I think the same can be said about building a great business. Tiny considerations in the interactions companies have with their customers are all about focusing on people before profits—and, paradoxically, this can yield huge returns. This is the mentality that Wharton professor Adam Grant talks about in his research on corporate “givers” versus “takers.” In various now-famous studies in his book Give and Take, Grant has shown that the most successful people in the workplace tend to be the ones who give selflessly to others without expectation of returned favors. Research by Jim Stengel, former global marketing head at Procter & Gamble, shows that this also works at a corporate level. Businesses “center[ed] on improving people’s lives outperform their competitors,” he writes, after studying a decade of market performance of fifty thousand brands.

In Thrive, Huffington argues that power and money have too long been life’s main yardsticks of success, and that we should measure our achievements instead by four new metrics: Wisdom, Wonder, Well-Being, and Giving. If the eulogy test is an indication, Giving is likely the most memorable of the four.

“It’s tempting to reserve the giver label for larger-than-life heroes such as Mother Teresa or Mahatma Gandhi, but being a giver doesn’t require extraordinary acts of sacrifice,” Grant writes in Give and Take. “It just involves a focus on acting in the interests of others.”

[…]

When I look at other fast-growing companies with voracious users, I see small kindnesses everywhere. Uber recently upped the ante for me on car services when I got into one of its town cars in San Francisco. The driver had placed fancy jars of candies in the console for passengers. It was a small thing, but somehow it made me feel like the most important customer in the world. I gave him five stars. Tumblr’s terms of service reflect a culture of fun and user-centeredness: they use plain English and colloquialisms and throw in humor to make the read bearable. Few people read terms of service, and Tumblr doesn’t have to do this; they do it because they care about the little things. Google has famously kept its home page to a minimum number of words (currently I see sixteen, mostly the header and footer) in order to respect users’ time and not distract from the one thing they want: search. And Google periodically brings smiles to our faces by replacing its logo with themed “Doodles” on special occasions, such as the fiftieth anniversary of Dr. Who or Frankenstein author Mary Shelley’s birthday.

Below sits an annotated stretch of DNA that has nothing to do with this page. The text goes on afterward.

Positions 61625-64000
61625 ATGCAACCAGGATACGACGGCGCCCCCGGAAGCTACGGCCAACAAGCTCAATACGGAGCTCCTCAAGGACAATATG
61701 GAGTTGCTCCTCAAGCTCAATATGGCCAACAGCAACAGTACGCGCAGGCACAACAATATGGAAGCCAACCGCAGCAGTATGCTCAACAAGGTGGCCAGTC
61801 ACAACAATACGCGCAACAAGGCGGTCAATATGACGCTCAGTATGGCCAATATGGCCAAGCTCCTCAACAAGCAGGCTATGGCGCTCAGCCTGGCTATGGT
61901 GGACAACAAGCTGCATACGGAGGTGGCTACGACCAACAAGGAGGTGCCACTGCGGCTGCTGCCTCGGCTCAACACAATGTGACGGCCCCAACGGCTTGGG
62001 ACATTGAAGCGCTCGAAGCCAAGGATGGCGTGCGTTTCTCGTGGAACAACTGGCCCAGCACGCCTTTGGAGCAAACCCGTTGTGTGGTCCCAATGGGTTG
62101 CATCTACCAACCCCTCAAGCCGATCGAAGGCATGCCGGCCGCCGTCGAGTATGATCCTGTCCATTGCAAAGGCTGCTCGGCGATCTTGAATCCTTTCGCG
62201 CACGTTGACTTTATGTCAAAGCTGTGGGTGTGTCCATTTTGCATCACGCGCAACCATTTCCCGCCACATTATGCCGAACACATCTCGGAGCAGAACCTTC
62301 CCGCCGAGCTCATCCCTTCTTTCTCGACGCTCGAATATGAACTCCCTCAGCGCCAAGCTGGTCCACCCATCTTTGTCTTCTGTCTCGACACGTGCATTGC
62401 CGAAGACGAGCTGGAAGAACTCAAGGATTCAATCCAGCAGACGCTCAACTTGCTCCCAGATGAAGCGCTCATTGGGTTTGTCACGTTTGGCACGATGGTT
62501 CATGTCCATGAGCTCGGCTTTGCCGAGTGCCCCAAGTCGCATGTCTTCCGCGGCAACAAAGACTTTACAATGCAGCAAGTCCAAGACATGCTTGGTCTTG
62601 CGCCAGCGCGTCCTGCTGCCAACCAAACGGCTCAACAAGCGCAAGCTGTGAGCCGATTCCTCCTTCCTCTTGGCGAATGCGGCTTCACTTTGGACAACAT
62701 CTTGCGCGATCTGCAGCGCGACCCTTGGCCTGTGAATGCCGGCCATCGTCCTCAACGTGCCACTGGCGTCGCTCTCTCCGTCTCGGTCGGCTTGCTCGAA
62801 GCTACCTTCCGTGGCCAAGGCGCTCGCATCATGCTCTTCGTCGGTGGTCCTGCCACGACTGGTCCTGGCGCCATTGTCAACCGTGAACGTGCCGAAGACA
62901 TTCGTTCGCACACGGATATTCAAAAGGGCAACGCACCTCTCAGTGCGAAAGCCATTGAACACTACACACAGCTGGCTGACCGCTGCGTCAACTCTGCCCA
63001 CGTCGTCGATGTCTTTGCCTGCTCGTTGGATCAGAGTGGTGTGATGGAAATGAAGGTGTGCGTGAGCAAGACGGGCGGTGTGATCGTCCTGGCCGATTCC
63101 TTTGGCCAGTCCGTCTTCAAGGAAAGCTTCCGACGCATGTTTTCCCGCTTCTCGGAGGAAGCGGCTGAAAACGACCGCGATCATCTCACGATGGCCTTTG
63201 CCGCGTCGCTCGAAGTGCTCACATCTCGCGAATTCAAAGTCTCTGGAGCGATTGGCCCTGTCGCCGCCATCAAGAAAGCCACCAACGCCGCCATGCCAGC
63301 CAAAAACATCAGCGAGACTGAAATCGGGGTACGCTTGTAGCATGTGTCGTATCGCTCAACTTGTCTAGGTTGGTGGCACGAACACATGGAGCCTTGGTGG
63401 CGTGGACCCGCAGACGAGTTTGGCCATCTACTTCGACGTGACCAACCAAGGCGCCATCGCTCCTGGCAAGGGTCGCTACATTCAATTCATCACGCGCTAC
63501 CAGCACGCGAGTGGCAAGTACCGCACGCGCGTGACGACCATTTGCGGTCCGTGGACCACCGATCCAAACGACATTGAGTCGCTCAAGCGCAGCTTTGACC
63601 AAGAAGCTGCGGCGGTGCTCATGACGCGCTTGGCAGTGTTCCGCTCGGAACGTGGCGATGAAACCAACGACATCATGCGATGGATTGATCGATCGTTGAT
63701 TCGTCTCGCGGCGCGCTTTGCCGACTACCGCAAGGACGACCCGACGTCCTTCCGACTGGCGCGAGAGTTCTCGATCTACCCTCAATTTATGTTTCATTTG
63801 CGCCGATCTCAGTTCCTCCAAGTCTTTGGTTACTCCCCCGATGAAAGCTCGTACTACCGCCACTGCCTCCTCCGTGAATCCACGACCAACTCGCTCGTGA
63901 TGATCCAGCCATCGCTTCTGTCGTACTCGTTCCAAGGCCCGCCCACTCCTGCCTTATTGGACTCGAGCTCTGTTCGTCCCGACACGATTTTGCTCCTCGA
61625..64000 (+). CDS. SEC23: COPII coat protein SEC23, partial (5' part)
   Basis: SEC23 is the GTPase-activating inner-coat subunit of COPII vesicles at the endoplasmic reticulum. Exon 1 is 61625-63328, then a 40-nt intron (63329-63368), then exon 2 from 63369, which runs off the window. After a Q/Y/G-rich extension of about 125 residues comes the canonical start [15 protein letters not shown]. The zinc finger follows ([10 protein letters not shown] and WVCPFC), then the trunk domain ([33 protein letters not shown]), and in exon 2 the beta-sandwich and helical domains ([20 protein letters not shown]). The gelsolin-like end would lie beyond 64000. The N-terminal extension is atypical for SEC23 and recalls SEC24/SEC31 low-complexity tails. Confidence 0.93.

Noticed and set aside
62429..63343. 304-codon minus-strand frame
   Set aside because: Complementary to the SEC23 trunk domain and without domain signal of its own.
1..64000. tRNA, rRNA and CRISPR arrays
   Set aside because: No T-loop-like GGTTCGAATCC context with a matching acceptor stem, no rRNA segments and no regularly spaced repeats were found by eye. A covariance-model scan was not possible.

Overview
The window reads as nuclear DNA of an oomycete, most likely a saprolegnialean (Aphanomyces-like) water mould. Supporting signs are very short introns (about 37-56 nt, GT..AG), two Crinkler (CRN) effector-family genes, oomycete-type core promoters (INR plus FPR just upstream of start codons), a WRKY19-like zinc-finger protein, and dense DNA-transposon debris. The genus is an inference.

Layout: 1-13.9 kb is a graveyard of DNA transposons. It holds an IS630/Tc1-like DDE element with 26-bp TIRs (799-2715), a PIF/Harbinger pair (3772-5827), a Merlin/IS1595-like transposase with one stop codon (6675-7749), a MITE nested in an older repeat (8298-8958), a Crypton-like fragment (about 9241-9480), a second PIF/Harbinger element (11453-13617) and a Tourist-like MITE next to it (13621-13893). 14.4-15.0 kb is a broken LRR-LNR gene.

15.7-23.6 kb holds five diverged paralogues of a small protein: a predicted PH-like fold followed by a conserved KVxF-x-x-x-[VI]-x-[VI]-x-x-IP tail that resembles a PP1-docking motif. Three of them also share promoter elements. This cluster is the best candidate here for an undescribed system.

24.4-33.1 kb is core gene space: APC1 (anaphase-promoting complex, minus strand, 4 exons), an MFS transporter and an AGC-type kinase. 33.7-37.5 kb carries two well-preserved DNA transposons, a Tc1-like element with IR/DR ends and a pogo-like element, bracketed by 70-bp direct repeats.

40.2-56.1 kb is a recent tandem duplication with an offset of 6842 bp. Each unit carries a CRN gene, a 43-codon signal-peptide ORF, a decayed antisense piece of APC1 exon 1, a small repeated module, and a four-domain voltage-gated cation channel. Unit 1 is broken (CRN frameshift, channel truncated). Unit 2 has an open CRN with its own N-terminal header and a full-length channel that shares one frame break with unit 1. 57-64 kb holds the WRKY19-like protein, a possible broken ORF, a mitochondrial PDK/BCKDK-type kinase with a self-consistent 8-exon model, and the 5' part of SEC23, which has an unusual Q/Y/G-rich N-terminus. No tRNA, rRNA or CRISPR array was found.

make your mark

This is a huge departure from the paradigm that’s dominated business for the last century. Instead of focusing on themselves, thoughtful companies are now asking what Eisenberg asks: “How can I put a smile on my audience’s face, in lieu of getting in their face?”

If I had my way, every business would adopt the manifesto that’s painted on the front wall of the Manhattan office of my friends at NextJump.com. The block letters read, “Our Mission: Do all the little things, so that others can do the things they were meant to do.” Free tattoos, fun “About Us” pages and invoices, plainspoken terms of service, and smile-inducing logo hacks are small investments, especially when compared with the costs of customer acquisition through advertising. But these kindnesses pay big dividends and are some of the ways new companies can hack the ladder to credibility and customer success in a short time. As Dr. Grant says, the more they give, the more successful they are. Indeed, a culture of tiny kindnesses isn’t just good for the world. It’s good for business.

Make Your Mark and Thrive add to our wisdom on how to live a meaningful life.

Building a Business and Making Your Mark

99u Don't hate Create

While ‘managing by bestseller’ is a misguided approach to fixing organizational problems, there is a lot to be learned from the leading experts and entrepreneurs on what’s different about building a business today.

Make Your Mark: The Creative’s Guide to Building a Business with Impact, edited by Jocelyn Glei, features insights from twenty-one leading experts and entrepreneurs to explore the principles that propel some of today’s most successful companies.